No spare LTA left? Don’t risk excess tax at 75

A selection of terracotta pots of different sizes, topside down in a tired looking tray.

For financial professionals only

With inflation leaping ahead, the Lifetime Allowance (LTA) frozen for the foreseeable and even wealthy clients deferring retirement in the face of sequence of return risk, the possibility of getting caught for avoidable tax at 75 in your SIPP – or maybe one of your SIPPs – is growing.

Asset cascades

A very common approach to retirement planning is to divide assets into separate pots of different risk and to spend them one after another. Although the opposite approach has some supporters, generally speaking investors first spend their lower risk pot - to avoid facing any immediate challenges to executing their long held plans from adverse markets.

This approach means that higher risk, higher growth assets may be separately segregated and possibly invested through a different SIPP manager, which could lead to unintentional consequences when the client reaches age 75.

BCE Test 5a

The Inland Revenue don’t really want pensions to be a highly efficient route to avoiding Inheritance Tax. So they look to close loopholes. For this reason among others there is an extra test at 75 of crystallised funds. This charges 25% tax on any growth in the value of a crystallised money purchase pension over its value when crystallised. Where no spare LTA is available to offset this gain, all the gain is assessable. The concept behind the policy is that you receive tax relief on your pension because you are going to be spending it on your income, not planning to use it for wealth transfer.


John had exactly £1,073,100 in three equal, separate SIPPs and took full PCLS, crystallised everything on his 62nd birthday, using up all his LTA.

  • Pension A in cash; and
  • Pension B in a mid risk portfolio; and
  • Pension C held with a high growth equity manager. This pot then doubled in value over the next 13 years.

By his 75th birthday, John had spent all the first SIPP, half the second and none of his equity portfolio. SIPP providers A and B would test his fund against the original designation into drawdown and both would see that there was no tax to pay.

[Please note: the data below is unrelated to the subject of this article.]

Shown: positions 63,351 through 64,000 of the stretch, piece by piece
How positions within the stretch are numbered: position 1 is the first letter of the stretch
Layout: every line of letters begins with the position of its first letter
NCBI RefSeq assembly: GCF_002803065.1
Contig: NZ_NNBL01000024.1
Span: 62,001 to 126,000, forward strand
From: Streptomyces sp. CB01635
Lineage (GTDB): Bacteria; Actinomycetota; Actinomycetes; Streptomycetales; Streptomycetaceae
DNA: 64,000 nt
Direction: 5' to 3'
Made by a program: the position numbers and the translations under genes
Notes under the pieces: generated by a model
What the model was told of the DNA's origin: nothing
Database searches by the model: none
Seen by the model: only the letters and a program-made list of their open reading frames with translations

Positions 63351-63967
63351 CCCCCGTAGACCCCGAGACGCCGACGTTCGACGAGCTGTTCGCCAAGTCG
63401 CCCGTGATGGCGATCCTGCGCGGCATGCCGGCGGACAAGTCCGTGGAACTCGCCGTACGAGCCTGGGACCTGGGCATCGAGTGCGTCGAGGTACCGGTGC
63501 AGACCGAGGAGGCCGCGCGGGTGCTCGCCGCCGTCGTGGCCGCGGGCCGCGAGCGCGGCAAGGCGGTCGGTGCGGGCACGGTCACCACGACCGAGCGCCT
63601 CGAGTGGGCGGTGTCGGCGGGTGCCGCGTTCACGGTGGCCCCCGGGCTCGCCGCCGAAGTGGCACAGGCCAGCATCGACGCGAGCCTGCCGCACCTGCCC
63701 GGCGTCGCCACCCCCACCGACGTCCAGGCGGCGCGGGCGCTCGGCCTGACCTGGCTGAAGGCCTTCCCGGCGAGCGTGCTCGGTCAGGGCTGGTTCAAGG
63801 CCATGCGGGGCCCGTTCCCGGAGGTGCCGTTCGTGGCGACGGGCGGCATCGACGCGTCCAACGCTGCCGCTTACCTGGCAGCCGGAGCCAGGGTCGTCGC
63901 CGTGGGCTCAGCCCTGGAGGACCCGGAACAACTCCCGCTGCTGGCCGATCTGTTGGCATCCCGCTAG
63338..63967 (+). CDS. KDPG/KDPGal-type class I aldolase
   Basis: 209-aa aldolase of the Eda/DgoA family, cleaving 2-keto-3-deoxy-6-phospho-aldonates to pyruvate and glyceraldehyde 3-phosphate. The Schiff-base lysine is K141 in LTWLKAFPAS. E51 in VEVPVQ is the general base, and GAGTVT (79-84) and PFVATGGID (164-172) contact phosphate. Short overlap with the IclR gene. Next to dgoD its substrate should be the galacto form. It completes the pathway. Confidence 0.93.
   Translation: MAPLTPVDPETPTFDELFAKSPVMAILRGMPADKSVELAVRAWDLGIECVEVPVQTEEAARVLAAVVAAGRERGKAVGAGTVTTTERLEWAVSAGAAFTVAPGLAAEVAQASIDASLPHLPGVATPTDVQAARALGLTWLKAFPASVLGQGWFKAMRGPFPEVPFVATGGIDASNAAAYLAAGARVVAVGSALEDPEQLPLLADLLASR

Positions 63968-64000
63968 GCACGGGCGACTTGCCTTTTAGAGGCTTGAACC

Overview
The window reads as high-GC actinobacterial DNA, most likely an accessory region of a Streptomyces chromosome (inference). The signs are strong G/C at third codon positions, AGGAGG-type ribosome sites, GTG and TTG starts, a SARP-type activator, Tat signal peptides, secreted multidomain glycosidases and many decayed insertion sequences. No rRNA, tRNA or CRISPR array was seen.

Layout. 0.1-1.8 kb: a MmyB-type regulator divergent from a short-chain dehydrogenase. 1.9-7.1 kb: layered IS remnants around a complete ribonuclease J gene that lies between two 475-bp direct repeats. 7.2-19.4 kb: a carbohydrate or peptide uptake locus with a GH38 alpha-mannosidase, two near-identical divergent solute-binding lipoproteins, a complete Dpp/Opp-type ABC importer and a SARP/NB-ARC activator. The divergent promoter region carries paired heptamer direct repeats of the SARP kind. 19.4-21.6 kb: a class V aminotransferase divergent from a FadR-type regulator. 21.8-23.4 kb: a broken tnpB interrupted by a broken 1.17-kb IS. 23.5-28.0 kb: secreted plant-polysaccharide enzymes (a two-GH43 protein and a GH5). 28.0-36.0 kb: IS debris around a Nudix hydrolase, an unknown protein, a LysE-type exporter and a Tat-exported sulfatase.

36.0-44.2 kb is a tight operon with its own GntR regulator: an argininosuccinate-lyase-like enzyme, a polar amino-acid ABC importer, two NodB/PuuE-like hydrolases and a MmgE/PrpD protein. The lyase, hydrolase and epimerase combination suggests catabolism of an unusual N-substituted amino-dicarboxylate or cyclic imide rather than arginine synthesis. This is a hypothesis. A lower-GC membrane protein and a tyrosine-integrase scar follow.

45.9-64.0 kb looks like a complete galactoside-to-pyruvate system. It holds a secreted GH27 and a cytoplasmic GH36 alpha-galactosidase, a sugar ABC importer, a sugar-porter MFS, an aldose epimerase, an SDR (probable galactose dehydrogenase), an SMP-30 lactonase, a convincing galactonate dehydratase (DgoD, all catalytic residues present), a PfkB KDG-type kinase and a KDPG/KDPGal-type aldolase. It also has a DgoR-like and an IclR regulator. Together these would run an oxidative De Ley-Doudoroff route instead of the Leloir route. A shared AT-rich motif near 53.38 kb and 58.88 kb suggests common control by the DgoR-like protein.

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SIPP Provider C would see a big gain from the original designation and charge tax equivalent to 12.5% of that fund being 25% of John’s investment growth.

This seems unfair but those are the rules. SIPP providers have their hands tied.

A possible solution

Parmenion’s multi pot SIPP as a consolidation vehicle would allow John to hold three different investment styles in one SIPP via sub-pots.

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When his overall SIPP was tested at 75 against BCE Test 5a the overall value would be 83.4% of the original value, made up of nothing remaining of one third – half of one third = 16.7% and twice the starting value of one third – 66.7% - and therefore less than the original designated amounts - meaning no tax to pay.

This article is for financial professionals only. Any information contained within is of a general nature and should not be construed as a form of personal recommendation or financial advice. Nor is the information to be considered an offer or solicitation to deal in any financial instrument or to engage in any investment service or activity.

Parmenion accepts no duty of care or liability for loss arising from any person acting, or refraining from acting, as a result of any information contained within this article. All investment carries risk. The value of investments, and the income from them, can go down as well as up and investors may get back less than they put in. Past performance is not a reliable indicator of future returns.  

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